normal euphoria and mania.It is characterized by unrealistic
optimism, pressure of speech and activity, and a decreased need for sleep. Some
people show increased creativity during hypomanic states, whereas others show poor
judgment, irritability and irascibility.
A loss of the sense of the sameness and historical continuity of one's self and an
inability to accept or adopt the role one perceives as being expected by society. This is
often expressed by isolation, withdrawal, extremism, rebelliousness, and negativity, and
is typically triggered by a sudden increase in the strength of instructional drives
in a milieu of rapid social evolution and technological change.
impulse control disorders
Failing to resist an impulse, drive, or temptation to perform some act that is
harmful to oneself or to others. The impulse may be resisted consciously, but it is
consonant with the person', immediate, conscious wish. The act may be premeditated
or unplanned. The person may display regret or guilt for the action or its consequences.
In DSM-IV, this category includes pathological gambling, kleptomania,pyromania,
intermittent explosive disorder, and trichotillomania.
inhalant use disorders
In DSM-IV, this group includes inhalant dependence, inhalant abuse, inhalant
intoxication, inhalant delirium, inhalant persisting dementia, inhalant psychotic disorder
with delusions or hallucinations, inhalant mood disorder, and inhalant anxiety disorder.
Rapidly shifting (as applied to emotions); unstable.
Bipolar disorder; a mood disorder characterized by excessive elation, inflated
self-esteem and grandiosity, hyperactivity, agitation, and accelerated thinking and
speaking. Flight of ideas may be present. A manic syndrome may also occur in organic
Formerly used as a nonspecific term for any type of "madness." Currently used
as a suffix to indicate a morbid preoccupation with some kind of idea or activity, and/or
a compulsive need to behave in some deviant way. Some examples are as follows:
Pathological preoccupation with self.
The delusion that one is loved by a particular person.
Compulsion to steal.
Grandiose delusions of power, wealth, or fame.
Pathological preoccupation with one subject.
Pathological preoccupation with dead bodies.
Abnormal and excessive need or desire in the woman for sexual intercourse; see satyriasis.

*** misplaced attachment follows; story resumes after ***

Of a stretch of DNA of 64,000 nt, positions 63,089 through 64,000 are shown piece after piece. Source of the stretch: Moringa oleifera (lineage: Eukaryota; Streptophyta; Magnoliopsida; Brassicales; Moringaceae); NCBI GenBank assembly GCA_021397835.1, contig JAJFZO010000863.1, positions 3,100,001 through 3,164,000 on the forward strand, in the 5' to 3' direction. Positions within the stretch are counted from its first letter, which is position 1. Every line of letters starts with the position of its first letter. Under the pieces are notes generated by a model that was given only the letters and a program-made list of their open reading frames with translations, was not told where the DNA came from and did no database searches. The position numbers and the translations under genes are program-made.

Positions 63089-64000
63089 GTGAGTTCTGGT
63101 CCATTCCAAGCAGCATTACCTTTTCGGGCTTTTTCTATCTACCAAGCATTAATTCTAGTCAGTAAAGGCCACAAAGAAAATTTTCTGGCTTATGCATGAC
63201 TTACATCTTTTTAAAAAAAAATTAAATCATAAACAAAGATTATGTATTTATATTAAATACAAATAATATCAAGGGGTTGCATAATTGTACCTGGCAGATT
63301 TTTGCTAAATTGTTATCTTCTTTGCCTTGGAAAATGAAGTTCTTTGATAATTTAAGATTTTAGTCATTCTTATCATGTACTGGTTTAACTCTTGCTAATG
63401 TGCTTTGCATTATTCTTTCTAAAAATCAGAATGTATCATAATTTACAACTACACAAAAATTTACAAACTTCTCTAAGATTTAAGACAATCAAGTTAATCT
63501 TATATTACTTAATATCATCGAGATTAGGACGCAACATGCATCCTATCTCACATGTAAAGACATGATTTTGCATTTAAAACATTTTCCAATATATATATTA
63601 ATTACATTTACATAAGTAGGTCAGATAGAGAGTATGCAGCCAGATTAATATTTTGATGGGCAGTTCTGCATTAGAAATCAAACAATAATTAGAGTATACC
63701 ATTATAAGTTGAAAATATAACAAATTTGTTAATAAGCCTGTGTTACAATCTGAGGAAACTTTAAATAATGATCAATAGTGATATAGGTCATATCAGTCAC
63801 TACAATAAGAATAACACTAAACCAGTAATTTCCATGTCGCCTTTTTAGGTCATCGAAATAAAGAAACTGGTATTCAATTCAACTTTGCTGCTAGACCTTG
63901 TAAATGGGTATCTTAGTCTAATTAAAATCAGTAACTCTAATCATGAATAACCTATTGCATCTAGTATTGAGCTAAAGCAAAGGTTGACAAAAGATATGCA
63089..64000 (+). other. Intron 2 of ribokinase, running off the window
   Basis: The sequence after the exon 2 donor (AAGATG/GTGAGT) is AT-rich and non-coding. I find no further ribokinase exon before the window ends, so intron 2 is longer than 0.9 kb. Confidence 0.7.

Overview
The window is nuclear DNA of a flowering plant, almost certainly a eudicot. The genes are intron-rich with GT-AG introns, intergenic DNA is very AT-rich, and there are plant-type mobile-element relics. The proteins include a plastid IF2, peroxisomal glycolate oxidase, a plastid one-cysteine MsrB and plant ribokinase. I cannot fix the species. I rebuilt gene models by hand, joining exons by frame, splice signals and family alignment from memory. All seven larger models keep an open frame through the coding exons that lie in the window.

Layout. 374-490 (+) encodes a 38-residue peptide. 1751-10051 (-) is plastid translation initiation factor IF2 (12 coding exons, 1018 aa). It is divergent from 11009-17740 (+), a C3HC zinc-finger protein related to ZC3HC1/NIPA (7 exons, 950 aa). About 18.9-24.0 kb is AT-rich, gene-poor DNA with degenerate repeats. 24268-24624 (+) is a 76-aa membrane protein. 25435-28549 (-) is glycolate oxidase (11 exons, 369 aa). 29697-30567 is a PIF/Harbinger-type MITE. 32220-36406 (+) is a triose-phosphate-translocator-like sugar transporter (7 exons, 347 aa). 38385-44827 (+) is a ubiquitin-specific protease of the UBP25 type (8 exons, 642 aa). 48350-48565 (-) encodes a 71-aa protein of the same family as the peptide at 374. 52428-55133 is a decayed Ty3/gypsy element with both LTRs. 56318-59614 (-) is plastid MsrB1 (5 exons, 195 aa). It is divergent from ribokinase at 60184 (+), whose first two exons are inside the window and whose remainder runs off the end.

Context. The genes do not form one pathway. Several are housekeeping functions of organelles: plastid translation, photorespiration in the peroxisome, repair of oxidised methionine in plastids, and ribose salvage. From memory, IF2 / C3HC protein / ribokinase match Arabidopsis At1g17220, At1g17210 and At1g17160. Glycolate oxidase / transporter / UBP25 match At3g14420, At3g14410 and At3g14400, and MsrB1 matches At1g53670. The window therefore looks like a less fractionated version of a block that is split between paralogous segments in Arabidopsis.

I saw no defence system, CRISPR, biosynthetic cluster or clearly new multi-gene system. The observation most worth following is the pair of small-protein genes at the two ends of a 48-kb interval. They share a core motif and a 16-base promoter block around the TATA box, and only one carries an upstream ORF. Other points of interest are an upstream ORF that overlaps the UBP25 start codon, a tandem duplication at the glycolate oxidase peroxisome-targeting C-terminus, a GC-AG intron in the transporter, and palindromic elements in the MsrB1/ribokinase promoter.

Compulsion to set fires; an impulse control disorder.
Compulsion to pull one's own hair out; an impulsedisorder.
A distinct period of time (usually lasting at least 1 week) of abnormally and
persistently elevated, expansive, or irritable mood accompanied by such symptoms as
inflated self-esteem or grandiosity, decreased need for sleep, overtalkativeness or
pressured speech, flight ofideas or feeling that thoughts are racing,
inattentiveness and distractibility, increased goal-directed activity (e.g., at work or
school, socially or sexually), and involvement in pleasurable activities with high
potential for painful consequences (e.g., buying sprees, sexual indiscretions, foolish
business ventures). See bipolar disorders.
A term often used synonymously with bipolardisorder, as defined in
A state of being that is relative rather than absolute. The best indices of mental
health are simultaneous success at working, loving, and creating, with the capacity for
mature and flexible resolution of conflicts between instincts, conscience, important
other people, and reality.
mental status examination
The process of estimating psychological and behavioral function by observing the
patient, eliciting his or her self-description, and using formal questioning. Included in
the examination are 1) evaluation and assessment of any psychiatric condition present,
including provisional diagnosis and prognosis, determination of degree of
impairment, suitability for treatment, and indications for particular types of therapeutic
intervention; 2) formulation of the personality structure of the subject, which may
suggest the historical and developmental antecedents of whatever psychiatric condition
exists; and 3) estimation of the subject's ability and willingness to participate
appropriately in treatment. The mental status is reported in a series of narrative
statements describing such things as affect, speech, thought content, perception,
and cognitive functions. The mental status examination is part of the general
examination of all patients, although it may be markedly abbreviated in the absence of psychopathology.
In DSM-IV, this category includes depressive disorders, bipolar disorders, mood
disorder due to a general medical condition, and substance-induced
(intoxication/withdrawal) mood disorder.
Fluctuation of a person's emotional tone between periods of elation and periods of
Elective mutism; a disorder of infancy, childhood, or adolescence characterized by
persistent failure to speak in specific social situations by a child with demonstrated
ability to speak. The mutism is not due to lack of fluency in the language being spoken or
embarrassment about a speech problem.